Of these systems, the UlTra line in Heathrow airport cost £30 million to build, a sum that works out to Rs 258 crore or Rs 66 crore per km. Masdar city, meanwhile, is an upcoming planned city where automobiles are proposed to be banned, thus necessitating a PRT. However, due to technical issues, the system was not expanded beyond the pilot phase and instead a fleet of Mitsubishi electric cars was inducted to provide point-to-point transit options.
Why then, are we relying on building an ultra-long PRT system that may well fall below capacity for the route that it serves?
As a nation, we are not known to building mega infrastructure projects on time. The PRT in Gurgaon will be built under a public-private partnership (PPP). Other PPP projects in the urban transit sector, namely the Hyderabad Metro and Mumbai Metro too were delayed massively due to major issues from land acquisition to lack of right-of-way to bureaucratic red-tapism. Given the money involved (well over Rs 4,000 crore), one can assume that this project too may face hurdles that are similar in nature. Thus, when it opens up, it might very well be below capacity for the actual traffic.
Speed, too is an important factor. PRT systems, while faster (with an average speed ranging from 80km/hr to 120km/hr) carry fewer people. The Green Line of Bengaluru’s Namma Metro takes approximately 45 minutes to cover 24 km which gives it an average of 35 km/hr. The Mumbai Metro takes 20 minutes to cover its 11 km route, at more or less the same speed as other metro systems, although it does have a maximum speed of 80 km/hr at certain stretches, which is also applicable to the Chennai Metro. While PRT systems can move faster, it will require a larger number of stations on the way to be effective. As the number of stations increases, speeds decrease because the vehicles have to slow down and then speed up (acceleration and deceleration). If there are not too many stations en route, then the system becomes practically useless given its capacity.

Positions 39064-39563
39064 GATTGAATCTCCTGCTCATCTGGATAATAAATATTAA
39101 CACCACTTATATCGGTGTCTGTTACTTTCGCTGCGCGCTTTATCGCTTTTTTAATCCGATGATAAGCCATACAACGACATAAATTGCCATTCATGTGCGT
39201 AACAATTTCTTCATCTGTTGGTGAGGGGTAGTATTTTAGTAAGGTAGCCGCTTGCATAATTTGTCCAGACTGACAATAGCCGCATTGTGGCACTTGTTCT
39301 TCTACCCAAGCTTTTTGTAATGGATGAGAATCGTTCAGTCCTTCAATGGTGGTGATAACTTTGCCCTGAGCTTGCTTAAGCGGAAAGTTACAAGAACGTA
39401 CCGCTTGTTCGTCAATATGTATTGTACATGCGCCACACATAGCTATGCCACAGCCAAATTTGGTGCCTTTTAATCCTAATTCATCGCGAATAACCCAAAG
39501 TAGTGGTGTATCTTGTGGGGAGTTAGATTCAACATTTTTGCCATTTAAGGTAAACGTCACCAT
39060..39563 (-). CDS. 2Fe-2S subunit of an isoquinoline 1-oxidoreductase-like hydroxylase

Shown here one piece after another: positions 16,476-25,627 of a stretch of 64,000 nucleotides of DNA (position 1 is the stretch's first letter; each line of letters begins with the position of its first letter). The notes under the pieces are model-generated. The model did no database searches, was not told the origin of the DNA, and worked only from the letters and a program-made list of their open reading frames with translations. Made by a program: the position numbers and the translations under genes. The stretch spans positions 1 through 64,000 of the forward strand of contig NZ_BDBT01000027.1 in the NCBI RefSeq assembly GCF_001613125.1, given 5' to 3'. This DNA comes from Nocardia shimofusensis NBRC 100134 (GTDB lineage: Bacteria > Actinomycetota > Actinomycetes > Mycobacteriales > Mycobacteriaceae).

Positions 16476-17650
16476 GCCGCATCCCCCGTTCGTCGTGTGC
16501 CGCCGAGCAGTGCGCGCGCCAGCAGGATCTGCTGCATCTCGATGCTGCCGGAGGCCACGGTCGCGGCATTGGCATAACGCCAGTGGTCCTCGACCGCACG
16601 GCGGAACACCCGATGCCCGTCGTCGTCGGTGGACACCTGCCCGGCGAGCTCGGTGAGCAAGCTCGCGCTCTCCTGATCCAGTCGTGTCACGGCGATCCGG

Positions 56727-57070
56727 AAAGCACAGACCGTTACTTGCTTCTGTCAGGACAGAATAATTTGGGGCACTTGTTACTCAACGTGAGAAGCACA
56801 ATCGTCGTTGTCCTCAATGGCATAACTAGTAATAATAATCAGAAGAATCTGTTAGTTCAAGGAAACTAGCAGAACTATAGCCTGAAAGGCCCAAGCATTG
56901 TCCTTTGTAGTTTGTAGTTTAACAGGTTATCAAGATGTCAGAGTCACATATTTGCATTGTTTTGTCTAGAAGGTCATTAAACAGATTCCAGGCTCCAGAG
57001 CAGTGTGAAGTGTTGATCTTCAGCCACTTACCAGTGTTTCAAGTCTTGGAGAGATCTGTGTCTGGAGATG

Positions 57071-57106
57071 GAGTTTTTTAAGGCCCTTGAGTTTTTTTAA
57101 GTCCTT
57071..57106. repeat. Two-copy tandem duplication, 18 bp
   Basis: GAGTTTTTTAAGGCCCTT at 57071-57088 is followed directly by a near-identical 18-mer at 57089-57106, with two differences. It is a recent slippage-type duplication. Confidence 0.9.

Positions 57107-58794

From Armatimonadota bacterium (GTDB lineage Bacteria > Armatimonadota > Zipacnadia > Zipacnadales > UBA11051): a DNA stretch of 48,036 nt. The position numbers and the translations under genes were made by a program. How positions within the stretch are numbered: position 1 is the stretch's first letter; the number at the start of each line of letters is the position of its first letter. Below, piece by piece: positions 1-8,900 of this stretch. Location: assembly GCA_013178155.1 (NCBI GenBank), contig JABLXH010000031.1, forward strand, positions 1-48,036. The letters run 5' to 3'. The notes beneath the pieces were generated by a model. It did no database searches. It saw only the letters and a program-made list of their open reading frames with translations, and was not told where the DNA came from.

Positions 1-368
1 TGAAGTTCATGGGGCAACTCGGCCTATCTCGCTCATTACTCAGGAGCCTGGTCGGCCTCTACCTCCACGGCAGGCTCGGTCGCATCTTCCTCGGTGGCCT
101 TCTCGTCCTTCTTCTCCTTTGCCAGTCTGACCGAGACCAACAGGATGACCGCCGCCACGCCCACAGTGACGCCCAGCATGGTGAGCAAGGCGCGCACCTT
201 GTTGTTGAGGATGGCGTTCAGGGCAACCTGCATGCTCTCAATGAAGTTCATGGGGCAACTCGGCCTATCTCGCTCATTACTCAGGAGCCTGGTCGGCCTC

Pods Vs Metros And Cars Vs Buses
As explained earlier on Swarajya, a PRT system – when compared to a mass rapid transit (MRT) system like a Metro rail – is akin to comparing a car to a bus, or a chain of buses. Smaller vehicles will need to make more trips to carry more number of passengers, or more vehicles. At six people per pod, it would take 250 pods to ferry 1,500 people at any point in time. In comparison the Delhi Metro carries 300 people per coach and a single six-coach train can carry more people.
If the government really wants to decongest the Delhi-Gurgaon-Manesar corridor, it needs to look at a mass transit project like the expansion of the Delhi Metro with a new line. Haryana too, needs to look at the feasibility of extending the Rapid Metro Rail Gurgaon towards Manesar.
PRT systems can be built in low capacity areas like residential or industrial neighbourhoods to connect them with a higher capacity system like a metro or a suburban rail system.